Pandemic Still Raging for Poor Countries, Deputy Secretary-General Reminds High-Level Political Forum, Urging Universal Access to COVID-19 Vaccines
Following are UN Deputy Secretary-General Amina Mohammed’s remarks, as prepared for delivery, to the closing of the 2021 Economic and Social Council’s High-Level Political Forum (HLPF) on Sustainable Development today:
I congratulate everyone involved on a successful High-Level Political Forum. We have had eight solid days of deliberations and reflection. Nine Sustainable Development Goals (SDGs) were reviewed in depth. The outcomes of 42 voluntary national reviews were presented and discussed. And a series of side events engaged the full range of partners that make up the SDG ecosystem. I commend all participants for their commitment and contributions.
It is clear that sustainable development partners across the world have faced immense challenges over the past year. Notwithstanding tremendous efforts from many Governments, the pandemic has had a deeply negative impact on people’s lives — on their health and well-being; on their employment, businesses and incomes; on their education, their safety and their rights — with a particularly damaging effect on women and girls.
The pandemic has contributed to a reversal of SDG progress in some areas, and delayed action on many of the major transitions required to meet our 2030 goals. At the same time, your contributions over the past two weeks provide lessons for the future, giving reason for hope.
Many of you highlighted the innovation of policymakers and the courage and resilience of communities during the pandemic. One frequent observation was that some of the changes put in place to respond to the pandemic can provide a foundation for progress on the SDGs. Digital learning, for example, was a lifeline for many during the pandemic. The equitable expansion of digital education could help to narrow the digital divide, improve access to learning, and transform education more broadly.
Similarly, many countries responded to the crisis by implementing critical support for the economy, for jobs and for people. Governments should now consider whether some of these measures can be integrated into comprehensive social protection systems.
Over the course of our deliberations, we also heard how recovery efforts can be designed both to restart economies, and to accelerate SDG implementation. For example, stimulus packages and special drawing rights can be leveraged to advance gender equality; to boost investment in education, health and social protection; and to accelerate the major transitions required to beat climate change and generate decent work.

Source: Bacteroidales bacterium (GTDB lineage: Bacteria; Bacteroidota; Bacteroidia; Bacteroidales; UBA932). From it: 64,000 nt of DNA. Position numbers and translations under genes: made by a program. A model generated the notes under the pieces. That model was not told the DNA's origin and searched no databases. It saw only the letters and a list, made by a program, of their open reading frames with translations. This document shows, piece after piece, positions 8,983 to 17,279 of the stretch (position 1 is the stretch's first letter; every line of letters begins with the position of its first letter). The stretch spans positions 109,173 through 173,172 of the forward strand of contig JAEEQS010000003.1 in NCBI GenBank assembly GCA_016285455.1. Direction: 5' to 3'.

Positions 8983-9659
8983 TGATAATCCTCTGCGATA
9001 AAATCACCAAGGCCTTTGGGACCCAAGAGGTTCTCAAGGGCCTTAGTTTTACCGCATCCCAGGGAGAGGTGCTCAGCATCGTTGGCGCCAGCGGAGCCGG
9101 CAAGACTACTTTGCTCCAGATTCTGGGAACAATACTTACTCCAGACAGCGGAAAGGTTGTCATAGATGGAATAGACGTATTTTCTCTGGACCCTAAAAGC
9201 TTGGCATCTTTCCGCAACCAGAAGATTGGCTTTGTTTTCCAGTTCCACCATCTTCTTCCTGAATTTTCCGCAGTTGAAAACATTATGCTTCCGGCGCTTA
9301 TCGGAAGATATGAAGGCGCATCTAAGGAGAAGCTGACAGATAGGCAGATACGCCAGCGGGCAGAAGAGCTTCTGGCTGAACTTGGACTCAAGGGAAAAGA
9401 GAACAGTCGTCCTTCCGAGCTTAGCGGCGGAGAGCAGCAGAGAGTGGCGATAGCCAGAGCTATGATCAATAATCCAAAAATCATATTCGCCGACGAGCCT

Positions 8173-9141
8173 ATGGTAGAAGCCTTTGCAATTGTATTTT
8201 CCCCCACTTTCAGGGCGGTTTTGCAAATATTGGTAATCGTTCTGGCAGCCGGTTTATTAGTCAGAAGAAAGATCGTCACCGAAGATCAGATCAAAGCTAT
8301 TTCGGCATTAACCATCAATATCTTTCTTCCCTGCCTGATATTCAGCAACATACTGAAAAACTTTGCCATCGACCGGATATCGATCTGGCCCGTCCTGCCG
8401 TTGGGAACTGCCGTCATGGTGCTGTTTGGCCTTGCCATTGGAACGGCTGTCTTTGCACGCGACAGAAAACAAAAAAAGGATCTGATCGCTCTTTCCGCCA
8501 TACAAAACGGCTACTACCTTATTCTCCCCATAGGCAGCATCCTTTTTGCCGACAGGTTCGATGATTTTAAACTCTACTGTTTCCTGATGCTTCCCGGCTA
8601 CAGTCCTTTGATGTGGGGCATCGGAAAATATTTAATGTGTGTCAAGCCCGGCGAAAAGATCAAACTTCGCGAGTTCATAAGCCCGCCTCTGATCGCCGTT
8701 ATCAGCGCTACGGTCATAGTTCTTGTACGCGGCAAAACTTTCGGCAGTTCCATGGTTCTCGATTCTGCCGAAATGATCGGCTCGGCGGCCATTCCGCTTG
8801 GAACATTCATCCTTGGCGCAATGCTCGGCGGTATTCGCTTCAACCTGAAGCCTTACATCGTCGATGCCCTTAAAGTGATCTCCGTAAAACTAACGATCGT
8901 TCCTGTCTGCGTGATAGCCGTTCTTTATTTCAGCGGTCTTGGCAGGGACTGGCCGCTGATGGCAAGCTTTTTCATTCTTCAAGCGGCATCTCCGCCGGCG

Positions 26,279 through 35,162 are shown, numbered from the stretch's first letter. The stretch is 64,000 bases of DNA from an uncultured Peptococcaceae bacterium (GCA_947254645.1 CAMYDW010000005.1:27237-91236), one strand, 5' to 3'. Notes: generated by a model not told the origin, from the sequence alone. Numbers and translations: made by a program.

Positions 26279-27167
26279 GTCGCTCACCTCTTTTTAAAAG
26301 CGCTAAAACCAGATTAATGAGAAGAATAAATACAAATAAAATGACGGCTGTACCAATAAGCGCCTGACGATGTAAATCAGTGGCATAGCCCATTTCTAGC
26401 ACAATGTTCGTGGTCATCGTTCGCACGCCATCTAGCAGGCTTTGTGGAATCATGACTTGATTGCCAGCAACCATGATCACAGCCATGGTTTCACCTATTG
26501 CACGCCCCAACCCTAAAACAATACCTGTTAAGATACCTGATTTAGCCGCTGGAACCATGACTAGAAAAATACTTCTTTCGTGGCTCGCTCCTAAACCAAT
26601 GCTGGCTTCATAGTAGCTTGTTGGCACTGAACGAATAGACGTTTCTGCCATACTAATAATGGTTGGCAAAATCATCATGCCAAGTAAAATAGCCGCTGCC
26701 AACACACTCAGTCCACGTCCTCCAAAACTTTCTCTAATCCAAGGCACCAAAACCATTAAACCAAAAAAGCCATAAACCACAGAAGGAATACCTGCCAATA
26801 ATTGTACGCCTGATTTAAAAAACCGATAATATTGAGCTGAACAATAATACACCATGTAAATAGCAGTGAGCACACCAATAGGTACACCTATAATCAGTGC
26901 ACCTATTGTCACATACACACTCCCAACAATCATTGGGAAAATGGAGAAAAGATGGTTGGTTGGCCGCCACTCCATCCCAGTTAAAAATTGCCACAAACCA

Finally, we heard loud and clear that there cannot be a recovery from the pandemic without international solidarity and cooperation, including through climate finance and financing for development. This extends to delivering a financial lifeline for developing countries faced with major debt pressures. And it applies to the mobilization of resources, technology, know-how, and partnerships to facilitate economic transformation.
The United Nations development system is committed to fully supporting this endeavour. Under the leadership of empowered and independent resident coordinators, our country teams have responded well to the needs and priorities of Governments during the pandemic. And following the reforms over the past three years, they are primed to deliver the transformative support that Governments are demanding, in order to accelerate SDG implementation.
The General Assembly review to consolidate these reforms will enable the United Nations country teams under the leadership of the resident coordinators to deliver on the Decade of Action as we work to recover better together. We must not drop our collective ambition when the needs have never been greater.
To conclude, I wish to extend my congratulations to the President of ECOSOC, Ambassador [Munir] Akram [of Pakistan], together with the ECOSOC Bureau, for their outstanding work in organizing this year’s Forum and the entire ECOSOC cycle.
I also thank our colleagues in DESA [Department of Economic and Social Affairs], DGACM [Department for General Assembly and Conference Management] and the Office of ICT (information and communications technology), for their dedication and hard work to make this HLPF a success. And I commend all who have attended this year’s Forum virtually from around the world.
We leave this Forum fully cognizant of the scale of the challenge before us for the remainder of the Decade of Action. But we also leave with hope and determination. In September, the Secretary-General will bring leaders together for the SDG Moment, the Food System Summit, the High-Level Dialogue on Energy and the High-Level Meeting on Jobs and Social Protection for poverty reduction. Together with the decisions taken thereafter at COP15 on biodiversity and COP26 on climate, we can get back on track to fulfil the promise of the 2030 Agenda and the Paris Agreement.
Let us not forget, also, that for many developing countries, the pandemic is still raging, people are still dying at unacceptably high levels and economies are in dire straits. We must support these countries in their response to the COVID-19 pandemic and in recovering better to accelerate SDG implementation.
This applies first and foremost to ensuring universal access to COVID-19 vaccines. It is critical that the world develop a global vaccination plan to at least double the production of vaccines, ensure equitable distribution through COVAX, coordinate implementation and financing, and support national immunization programmes.
With political leadership, solidarity and unity of purpose, we can end the pandemic, secure major improvements in people’s lives between now and 2030 and keep the promise of the 2030 Agenda.